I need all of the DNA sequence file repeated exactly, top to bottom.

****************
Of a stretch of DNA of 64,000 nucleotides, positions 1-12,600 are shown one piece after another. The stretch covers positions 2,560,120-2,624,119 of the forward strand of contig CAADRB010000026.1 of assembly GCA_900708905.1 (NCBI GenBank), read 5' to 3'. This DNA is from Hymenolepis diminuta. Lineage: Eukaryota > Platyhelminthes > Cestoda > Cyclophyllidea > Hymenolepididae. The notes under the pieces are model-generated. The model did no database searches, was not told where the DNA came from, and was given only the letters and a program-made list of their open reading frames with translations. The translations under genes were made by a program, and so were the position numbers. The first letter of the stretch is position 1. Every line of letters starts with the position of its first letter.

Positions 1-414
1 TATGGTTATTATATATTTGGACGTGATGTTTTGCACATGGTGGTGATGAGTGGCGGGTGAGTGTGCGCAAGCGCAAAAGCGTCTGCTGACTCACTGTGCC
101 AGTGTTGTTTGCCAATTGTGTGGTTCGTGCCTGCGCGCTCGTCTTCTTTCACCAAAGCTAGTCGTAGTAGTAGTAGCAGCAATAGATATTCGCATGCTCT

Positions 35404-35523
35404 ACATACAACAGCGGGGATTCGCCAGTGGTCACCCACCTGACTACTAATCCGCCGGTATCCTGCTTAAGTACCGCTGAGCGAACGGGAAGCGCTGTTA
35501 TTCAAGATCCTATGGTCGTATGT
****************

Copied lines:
Of a stretch of DNA of 64,000 nucleotides, positions 1-12,600 are shown one piece after another. The stretch covers positions 2,560,120-2,624,119 of the forward strand of contig CAADRB010000026.1 of assembly GCA_900708905.1 (NCBI GenBank), read 5' to 3'. This DNA is from Hymenolepis diminuta. Lineage: Eukaryota > Platyhelminthes > Cestoda > Cyclophyllidea > Hymenolepididae. The notes under the pieces are model-generated. The model did no database searches, was not told where the DNA came from, and was given only the letters and a program-made list of their open reading frames with translations. The translations under genes were made by a program, and so were the position numbers. The first letter of the stretch is position 1. Every line of letters starts with the position of its first letter.

Positions 1-414
1 TATGGTTATTATATATTTGGACGTGATGTTTTGCACATGGTGGTGATGAGTGGCGGGTGAGTGTGCGCAAGCGCAAAAGCGTCTGCTGACTCACTGTGCC
101 AGTGTTGTTTGCCAATTGTGTGGTTCGTGCCTGCGCGCTCGTCTTCTTTCACCAAAGCTAGTCGTAGTAGTAGTAGCAGCAATAGATATTCGCATGCTCT

Positions 35404-35523
35404 ACATACAACAGCGGGGATTCGCCAGTGGTCACCCACCTGACTACTAATCCGCCGGTATCCTGCTTAAGTACCGCTGAGCGAACGGGAAGCGCTGTTA
35501 TTCAAGATCCTATGGTCGTATGT